The Number of LGBTQ Athletes Competing in the Tokyo 2020 Paralympics is at an all-time High

At least 28 paralympians are competing, which is more than three times the number of Olympians who competed in Rio in 2016.

The Tokyo Paralympic Games feature a record number of openly LGBTQ participants, making it one of the most inclusive sporting events ever.

At least 28 out-and-proud paralympians are competing in the Games, which began on Tuesday, according to sports website Outsports — more than double the number of openly LGBTQ athletes who competed in the last Paralympics in Rio de Janeiro in 2016.

A member of team LGBTQ represents at least eight countries. The United States and the United Kingdom each have nine athletes, Canada has three, and Australia, Germany, and Brazil each have two competitors competing in Tokyo.

The Paralympics’ record number of openly LGBTQ athletes follows another Olympic record-breaking number of out athletes: at least 185 competed in Tokyo.

That was more than three times the number of Olympians who competed in Rio in 2016 and more than the total number of Olympians who competed in all prior Summer and Winter Games combined.

Image Source: AL JAZEERA

Monique Matthews, the current volleyball champion, was interviewed live on Instagram by LGBTQ media advocacy group GLAAD on Monday.

The 32-year-old, who won a gold medal in Rio and a silver in London in 2012, said she aims to raise money for her husband Landon’s gender transition by leveraging the event’s visibility.

“Most people see us as an inspiration because we are disabled, so they usually look past if you’re LGBTQ … but we want them to see the whole us. Which is why I’m happy that so many [athletes] are out this year compared to last Paralympics,” Matthews said.

“Hopefully it just continues to grow, and they know that they have support and there are people there for them,” she added.

Rich Ferraro, GLAAD’s chief communications officer, told the New York Daily News in a statement that the Paralympic Games “by nature are a celebration of inclusion and equality, and the historic number of out LGBTQ athletes participating this year is something to celebrate”.

The increased visibility the games will bring to the athletes will help to fight systemic discrimination and stigma, Ferraro said.

“Every athlete, regardless of ability, gender, race, or sexual orientation, deserves a chance to participate in sports and to represent their communities with pride,” he added.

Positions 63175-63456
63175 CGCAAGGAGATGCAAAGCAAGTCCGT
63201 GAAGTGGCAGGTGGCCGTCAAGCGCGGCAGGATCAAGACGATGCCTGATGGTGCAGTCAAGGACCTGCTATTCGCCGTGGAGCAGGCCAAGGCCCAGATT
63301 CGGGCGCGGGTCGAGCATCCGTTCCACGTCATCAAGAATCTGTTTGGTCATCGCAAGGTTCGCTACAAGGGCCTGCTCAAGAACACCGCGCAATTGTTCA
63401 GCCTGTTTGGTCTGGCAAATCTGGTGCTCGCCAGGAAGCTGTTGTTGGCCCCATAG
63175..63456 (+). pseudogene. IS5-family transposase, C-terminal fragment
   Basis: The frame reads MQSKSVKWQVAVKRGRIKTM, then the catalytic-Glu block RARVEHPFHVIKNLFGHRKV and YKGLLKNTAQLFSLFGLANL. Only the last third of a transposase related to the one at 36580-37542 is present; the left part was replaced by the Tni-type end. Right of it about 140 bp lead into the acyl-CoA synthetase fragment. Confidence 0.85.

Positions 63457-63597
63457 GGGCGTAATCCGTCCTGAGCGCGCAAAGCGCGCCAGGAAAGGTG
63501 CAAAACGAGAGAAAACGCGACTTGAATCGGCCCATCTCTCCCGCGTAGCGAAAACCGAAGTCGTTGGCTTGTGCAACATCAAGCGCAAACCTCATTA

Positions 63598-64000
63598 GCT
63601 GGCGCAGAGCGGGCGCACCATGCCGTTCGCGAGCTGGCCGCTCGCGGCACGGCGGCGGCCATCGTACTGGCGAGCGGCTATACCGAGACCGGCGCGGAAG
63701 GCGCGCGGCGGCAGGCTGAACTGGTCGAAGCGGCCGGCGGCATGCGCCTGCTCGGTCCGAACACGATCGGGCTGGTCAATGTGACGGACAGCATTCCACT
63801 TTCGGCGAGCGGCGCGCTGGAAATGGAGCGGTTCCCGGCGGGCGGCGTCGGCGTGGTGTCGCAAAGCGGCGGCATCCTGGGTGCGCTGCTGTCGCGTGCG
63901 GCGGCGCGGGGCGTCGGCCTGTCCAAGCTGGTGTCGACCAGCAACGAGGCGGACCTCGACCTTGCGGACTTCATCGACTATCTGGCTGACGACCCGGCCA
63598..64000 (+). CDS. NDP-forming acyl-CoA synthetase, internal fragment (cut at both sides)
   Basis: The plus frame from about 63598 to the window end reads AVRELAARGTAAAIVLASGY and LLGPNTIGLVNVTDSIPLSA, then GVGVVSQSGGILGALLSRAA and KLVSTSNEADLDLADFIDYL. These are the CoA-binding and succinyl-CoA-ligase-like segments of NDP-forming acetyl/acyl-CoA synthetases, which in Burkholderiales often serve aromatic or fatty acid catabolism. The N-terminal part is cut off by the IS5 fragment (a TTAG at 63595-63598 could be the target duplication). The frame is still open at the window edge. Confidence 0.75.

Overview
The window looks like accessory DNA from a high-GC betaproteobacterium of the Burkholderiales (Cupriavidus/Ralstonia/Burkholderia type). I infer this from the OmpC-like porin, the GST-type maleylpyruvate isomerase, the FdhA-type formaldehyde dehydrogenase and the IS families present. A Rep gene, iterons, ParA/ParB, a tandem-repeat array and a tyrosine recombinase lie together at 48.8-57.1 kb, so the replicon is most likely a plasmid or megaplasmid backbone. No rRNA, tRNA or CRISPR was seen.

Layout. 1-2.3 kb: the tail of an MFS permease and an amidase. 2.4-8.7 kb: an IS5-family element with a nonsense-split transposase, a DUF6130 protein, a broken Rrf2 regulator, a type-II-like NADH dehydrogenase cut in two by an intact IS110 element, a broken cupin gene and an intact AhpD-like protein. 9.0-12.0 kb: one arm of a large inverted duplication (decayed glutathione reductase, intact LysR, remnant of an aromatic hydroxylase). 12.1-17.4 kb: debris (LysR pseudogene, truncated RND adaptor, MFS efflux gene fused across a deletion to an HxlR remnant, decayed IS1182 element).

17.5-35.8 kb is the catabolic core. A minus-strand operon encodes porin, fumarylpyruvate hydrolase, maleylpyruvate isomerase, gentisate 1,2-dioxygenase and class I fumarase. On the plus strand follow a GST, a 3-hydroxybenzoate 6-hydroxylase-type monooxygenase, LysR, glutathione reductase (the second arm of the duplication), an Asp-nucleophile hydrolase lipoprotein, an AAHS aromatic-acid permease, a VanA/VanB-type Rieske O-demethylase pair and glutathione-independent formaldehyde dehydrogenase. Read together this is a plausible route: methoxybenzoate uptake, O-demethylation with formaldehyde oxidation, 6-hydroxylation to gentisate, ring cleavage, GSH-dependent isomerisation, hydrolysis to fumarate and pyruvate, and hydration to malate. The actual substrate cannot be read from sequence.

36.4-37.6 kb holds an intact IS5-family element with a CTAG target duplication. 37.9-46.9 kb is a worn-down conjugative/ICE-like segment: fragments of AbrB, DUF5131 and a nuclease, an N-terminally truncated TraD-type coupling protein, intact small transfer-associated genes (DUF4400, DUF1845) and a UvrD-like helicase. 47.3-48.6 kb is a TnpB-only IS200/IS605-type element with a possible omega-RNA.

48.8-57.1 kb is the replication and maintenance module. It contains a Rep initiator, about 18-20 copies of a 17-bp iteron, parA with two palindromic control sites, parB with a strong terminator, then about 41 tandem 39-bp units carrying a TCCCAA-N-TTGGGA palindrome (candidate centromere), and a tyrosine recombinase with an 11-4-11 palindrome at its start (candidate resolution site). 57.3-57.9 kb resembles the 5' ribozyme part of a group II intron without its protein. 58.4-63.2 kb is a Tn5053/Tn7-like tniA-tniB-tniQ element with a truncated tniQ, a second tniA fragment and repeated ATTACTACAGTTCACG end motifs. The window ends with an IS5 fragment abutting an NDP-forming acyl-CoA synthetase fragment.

The Tokyo 2020 Paralympic Games, which were delayed because of the COVID-19 pandemic, will run through September 5.

The Games were declared open on Tuesday night by Japan’s Emperor Naruhito, with International Paralympic Committee chief Andrew Parsons paying tribute to the grit of the athletes who made it to Tokyo.

“Many doubted this day would happen, many thought it impossible, but thanks to the efforts of many, the most transformative sports event on Earth is about to begin,” he said.

The ceremony was themed around the story of a one-winged plane trying to fly, and featured high-octane musical and acrobatic sequences in a departure from the more sombre Olympics opening ceremony.

Notably missing from proceedings was Afghanistan’s team, which had been trapped in the country after the Taliban takeover.

The IPC confirmed on Wednesday that the team, composed of two athletes, was now out of Afghanistan, but declined to say where they had gone.

Image Source: AL JAZEERA

Australia’s Greco grabs first gold

On Wednesday, Australian cyclist Paige Greco won the first gold medal of the Tokyo Paralympics, as records in both cycling and swimming began to tumble almost immediately as the competition heated up.

Greco overcame China’s Wang Xiaomei to win gold in the C1-C3 class 3,000 meter individual pursuit, setting a new world record.

The Australian had shattered her own world record by nearly eight seconds in the morning heats to qualify first. In the final, just over two hours later, she lowered her time by another second and a half to 3 minutes 50.815 seconds.

Wang, who had also shattered Greco’s previous world record in the heats, had no answer for Greco’s speed, finishing more nearly four seconds behind.

In the wheelchair rugby pool stage, defending gold medalists Australia were defeated 54-53 by Denmark, halting their attempt to become the first team to win three consecutive Games.

Meanwhile, in the men’s 100m butterfly S14 category, British swimmer Reece Dunn set a new Paralympic record.


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